In The Politics of Autism, I write about special education and the Individuals with Disabilities Education Act.
Hayley Munguia reports at The San Gabriel Valley Tribune
About 30 people flooded Claremont Unified’s school board meeting Thursday, all wearing green shirts with a photo of a 10-year-old Pasadena boy. Over the photo, the shirts said, “LET HIM LEARN.”
The boy is Christopher Frealy, a disabled student who’s zoned to Pasadena Unified. But PUSD doesn’t have an adequate facility or curriculum to cater to his disabilities, which impair his vision, speech, motor functions and mobility.
According to his mother, Anne Bigley, the only school in Southern California that can accommodate his needs is Claremont’s Danbury School. Frealy was set to attend the school this year, and Claremont Unified representatives personally assured Bigley that he would have a spot. But an apparent breakdown in communication between the two school districts has blocked his transfer.
Earlier, Munguia reported
Family friend Stuart Pfeifer read from an email that Claremont Unified Superintendent Jim Elsasser sent to Frealy’s supporters. It said that Elsasser could not comment on the specifics of the situation, but he noted in bold that “the permit process must be formalized by completion of the proper paperwork by the family and/or the requesting district” and that “filing the appropriate paperwork is a pre-requisite for admission to such a program.”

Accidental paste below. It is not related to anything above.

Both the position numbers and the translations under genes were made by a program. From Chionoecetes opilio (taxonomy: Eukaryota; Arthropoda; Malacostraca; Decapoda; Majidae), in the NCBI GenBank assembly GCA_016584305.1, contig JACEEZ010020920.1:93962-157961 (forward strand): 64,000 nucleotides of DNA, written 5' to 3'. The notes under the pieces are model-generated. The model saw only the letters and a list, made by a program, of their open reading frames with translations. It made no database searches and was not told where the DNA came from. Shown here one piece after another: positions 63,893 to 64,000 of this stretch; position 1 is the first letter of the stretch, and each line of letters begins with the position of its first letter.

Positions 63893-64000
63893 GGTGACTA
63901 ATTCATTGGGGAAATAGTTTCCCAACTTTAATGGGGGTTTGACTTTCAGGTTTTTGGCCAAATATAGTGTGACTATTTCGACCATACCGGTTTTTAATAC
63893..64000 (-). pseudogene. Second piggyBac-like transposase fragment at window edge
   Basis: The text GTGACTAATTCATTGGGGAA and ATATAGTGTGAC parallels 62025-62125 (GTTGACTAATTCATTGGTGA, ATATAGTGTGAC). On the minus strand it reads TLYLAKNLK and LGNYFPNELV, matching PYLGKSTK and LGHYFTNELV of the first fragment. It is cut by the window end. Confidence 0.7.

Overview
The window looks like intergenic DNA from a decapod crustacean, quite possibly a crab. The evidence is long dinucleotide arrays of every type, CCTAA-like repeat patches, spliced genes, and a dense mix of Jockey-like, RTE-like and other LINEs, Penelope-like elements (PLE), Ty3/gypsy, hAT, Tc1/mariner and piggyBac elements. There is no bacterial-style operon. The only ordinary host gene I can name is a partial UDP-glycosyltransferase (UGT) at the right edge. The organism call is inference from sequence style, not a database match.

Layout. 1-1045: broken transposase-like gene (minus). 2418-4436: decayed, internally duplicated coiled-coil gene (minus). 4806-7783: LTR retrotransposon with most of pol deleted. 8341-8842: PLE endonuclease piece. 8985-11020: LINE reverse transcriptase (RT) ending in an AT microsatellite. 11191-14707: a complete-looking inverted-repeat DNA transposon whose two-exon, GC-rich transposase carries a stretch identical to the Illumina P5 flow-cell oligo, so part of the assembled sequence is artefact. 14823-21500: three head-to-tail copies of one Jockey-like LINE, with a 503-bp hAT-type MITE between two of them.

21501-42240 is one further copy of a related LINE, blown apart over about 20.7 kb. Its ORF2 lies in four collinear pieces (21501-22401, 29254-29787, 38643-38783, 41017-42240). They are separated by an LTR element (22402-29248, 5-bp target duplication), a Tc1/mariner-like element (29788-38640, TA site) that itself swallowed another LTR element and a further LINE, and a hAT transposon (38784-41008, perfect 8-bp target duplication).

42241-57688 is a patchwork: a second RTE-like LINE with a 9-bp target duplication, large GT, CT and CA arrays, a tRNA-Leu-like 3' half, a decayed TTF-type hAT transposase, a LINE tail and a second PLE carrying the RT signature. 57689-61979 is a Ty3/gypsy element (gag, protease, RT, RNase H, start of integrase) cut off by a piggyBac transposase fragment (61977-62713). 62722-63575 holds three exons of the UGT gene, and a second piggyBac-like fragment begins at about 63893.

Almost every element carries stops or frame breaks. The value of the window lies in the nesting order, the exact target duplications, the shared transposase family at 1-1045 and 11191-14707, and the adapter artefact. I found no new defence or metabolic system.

Pfeifer said, “Without saying so specifically, Dr. Elsasser seemed to be blaming a paperwork error for Christopher not being allowed to go to school. That’s unconscionable if that’s true, if that’s the real reason.”
Pfeifer was the last of Frealy’s supporters to speak. When he was finished, the crowd broke out in chants of, “Let him learn.”
Pasadena Unified offered to have Christopher attend McKinley School. But the campus has no elevator, and third grade classrooms are housed on the second floor. The boy’s parents say that makes it impossible for him to attend.
“Pasadena admits they don’t have a school or a proper curriculum for him,” Frealy said.
Bigley said it’s her son who will suffer if neither school district takes responsibility for his education.
“That’s the tragedy in this,” she said. “Because how does he get an education? He’s really smart. He deserves one.”